Well the problem seems to be that Windows will load DLL files from the same directory that the executable is in by default, and this behaviour is retained for backwards compatibility because a lot of programs expect to work this way...
This is yet another case of a serious design flaw in windows which causes ongoing security problems, and cannot be easily fixed without breaking compatibility and/or extra humps for users or developers to jump through.
This is exploitable by preloading a user's downloads directory with malicious dll files and then waiting for them to download and execute a binary installer from the same downloads directory. Which brings up other windows flaws, installers are usually executable binaries rather than a data file to be processed by a package manager (yes there is msi but it isn't commonly used)... Plus the fact that users commonly install software this way rather than going through a repository.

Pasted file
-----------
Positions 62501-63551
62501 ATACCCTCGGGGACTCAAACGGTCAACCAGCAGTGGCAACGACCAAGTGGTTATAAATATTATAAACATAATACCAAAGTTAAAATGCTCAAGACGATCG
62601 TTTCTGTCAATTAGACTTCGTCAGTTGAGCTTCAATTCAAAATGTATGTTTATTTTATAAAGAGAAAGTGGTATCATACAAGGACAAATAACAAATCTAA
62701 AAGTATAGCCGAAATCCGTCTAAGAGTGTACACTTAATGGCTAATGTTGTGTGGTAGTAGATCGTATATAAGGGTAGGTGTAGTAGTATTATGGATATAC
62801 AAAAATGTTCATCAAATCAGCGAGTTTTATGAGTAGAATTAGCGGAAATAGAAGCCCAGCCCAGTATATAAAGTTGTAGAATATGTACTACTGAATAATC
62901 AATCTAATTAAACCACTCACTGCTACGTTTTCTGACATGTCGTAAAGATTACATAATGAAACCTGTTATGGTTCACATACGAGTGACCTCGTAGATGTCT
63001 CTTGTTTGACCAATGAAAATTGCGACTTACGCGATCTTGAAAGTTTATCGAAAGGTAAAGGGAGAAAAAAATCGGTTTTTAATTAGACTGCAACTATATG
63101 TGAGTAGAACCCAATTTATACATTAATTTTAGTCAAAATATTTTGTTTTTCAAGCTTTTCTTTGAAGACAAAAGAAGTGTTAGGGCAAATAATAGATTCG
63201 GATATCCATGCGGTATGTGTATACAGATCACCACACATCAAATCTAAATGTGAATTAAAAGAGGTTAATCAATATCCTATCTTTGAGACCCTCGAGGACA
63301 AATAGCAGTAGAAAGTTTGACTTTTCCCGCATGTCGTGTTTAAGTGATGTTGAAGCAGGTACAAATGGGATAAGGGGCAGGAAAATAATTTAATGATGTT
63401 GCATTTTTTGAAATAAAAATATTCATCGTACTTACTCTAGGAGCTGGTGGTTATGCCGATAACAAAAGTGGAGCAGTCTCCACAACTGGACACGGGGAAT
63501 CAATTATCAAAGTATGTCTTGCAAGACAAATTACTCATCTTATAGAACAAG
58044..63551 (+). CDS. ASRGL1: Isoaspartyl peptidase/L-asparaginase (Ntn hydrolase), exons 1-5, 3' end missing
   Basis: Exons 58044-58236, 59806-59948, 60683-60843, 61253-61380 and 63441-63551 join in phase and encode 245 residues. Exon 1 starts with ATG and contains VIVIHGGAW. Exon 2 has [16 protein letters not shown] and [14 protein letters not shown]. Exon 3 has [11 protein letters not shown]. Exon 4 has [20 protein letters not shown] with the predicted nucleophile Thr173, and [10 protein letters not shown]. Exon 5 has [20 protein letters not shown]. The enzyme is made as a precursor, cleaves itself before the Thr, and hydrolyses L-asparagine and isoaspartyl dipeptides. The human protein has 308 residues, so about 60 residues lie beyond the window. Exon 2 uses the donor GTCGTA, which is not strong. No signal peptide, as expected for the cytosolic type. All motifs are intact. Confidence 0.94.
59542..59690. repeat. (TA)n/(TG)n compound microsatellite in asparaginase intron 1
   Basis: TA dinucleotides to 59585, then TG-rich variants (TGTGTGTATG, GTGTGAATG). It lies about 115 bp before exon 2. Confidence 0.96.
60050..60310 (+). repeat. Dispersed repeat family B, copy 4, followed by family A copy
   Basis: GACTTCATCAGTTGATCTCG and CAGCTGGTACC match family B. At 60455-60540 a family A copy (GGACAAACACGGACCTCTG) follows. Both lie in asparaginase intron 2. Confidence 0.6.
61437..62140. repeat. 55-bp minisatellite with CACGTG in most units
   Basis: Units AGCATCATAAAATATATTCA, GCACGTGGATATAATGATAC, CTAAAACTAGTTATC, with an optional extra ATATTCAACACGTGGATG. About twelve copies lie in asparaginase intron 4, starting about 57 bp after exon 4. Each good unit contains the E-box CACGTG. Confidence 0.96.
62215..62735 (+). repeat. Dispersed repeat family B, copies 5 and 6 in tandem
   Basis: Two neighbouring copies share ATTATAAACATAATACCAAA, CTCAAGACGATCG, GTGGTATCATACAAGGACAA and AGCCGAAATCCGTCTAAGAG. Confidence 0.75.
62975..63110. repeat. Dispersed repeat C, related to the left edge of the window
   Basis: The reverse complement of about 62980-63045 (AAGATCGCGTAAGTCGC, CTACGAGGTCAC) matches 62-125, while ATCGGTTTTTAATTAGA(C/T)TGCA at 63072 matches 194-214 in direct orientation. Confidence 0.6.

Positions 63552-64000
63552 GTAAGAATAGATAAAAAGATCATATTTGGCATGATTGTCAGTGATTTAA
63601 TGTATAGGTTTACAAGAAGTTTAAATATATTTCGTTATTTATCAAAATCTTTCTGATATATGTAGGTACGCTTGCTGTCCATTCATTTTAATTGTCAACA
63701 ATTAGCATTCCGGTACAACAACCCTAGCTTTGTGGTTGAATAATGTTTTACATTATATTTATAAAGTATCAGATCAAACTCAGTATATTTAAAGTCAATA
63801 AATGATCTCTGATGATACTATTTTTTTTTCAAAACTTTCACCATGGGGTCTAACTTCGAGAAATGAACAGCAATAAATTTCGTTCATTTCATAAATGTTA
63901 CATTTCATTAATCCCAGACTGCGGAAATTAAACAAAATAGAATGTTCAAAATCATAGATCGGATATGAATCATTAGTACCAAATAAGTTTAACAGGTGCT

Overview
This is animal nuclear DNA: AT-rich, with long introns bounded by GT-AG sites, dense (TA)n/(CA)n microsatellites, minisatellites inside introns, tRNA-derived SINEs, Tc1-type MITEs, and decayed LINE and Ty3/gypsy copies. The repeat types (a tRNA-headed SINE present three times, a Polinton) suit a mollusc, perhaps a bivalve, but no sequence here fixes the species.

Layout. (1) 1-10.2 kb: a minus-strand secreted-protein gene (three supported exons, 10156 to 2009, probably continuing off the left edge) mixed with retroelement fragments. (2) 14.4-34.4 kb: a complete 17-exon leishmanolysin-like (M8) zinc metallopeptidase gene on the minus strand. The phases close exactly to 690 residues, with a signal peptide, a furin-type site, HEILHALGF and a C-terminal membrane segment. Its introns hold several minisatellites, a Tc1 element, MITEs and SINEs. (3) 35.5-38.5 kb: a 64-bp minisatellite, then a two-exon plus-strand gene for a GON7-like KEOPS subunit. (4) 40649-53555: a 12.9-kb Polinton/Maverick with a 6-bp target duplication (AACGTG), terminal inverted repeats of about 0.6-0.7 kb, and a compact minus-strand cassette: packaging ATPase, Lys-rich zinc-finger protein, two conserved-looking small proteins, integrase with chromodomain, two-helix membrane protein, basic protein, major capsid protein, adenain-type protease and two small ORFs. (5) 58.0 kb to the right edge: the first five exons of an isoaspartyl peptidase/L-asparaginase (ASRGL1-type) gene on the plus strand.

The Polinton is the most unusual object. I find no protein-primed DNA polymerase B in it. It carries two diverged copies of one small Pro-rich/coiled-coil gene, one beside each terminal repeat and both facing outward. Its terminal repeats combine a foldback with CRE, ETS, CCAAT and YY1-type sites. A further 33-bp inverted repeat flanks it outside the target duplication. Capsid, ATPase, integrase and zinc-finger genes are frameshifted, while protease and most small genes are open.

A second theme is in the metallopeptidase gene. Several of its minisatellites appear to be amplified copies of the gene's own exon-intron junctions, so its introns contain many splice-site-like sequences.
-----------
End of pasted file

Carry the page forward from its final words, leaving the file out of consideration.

Other systems simply don't work this way... Libraries are never loaded from the current directory by default, applications on unix systems are usually expected to use system versions of libraries rather than bundling their own, and applications on osx are bundled up with their own libs if required. Linux users typically don't download and run arbitrary binaries, instead they select software from their repo.
This now seems to be another extra hoop that developers must jump through to make windows software, hassle that simply doesn't exist on any other platform.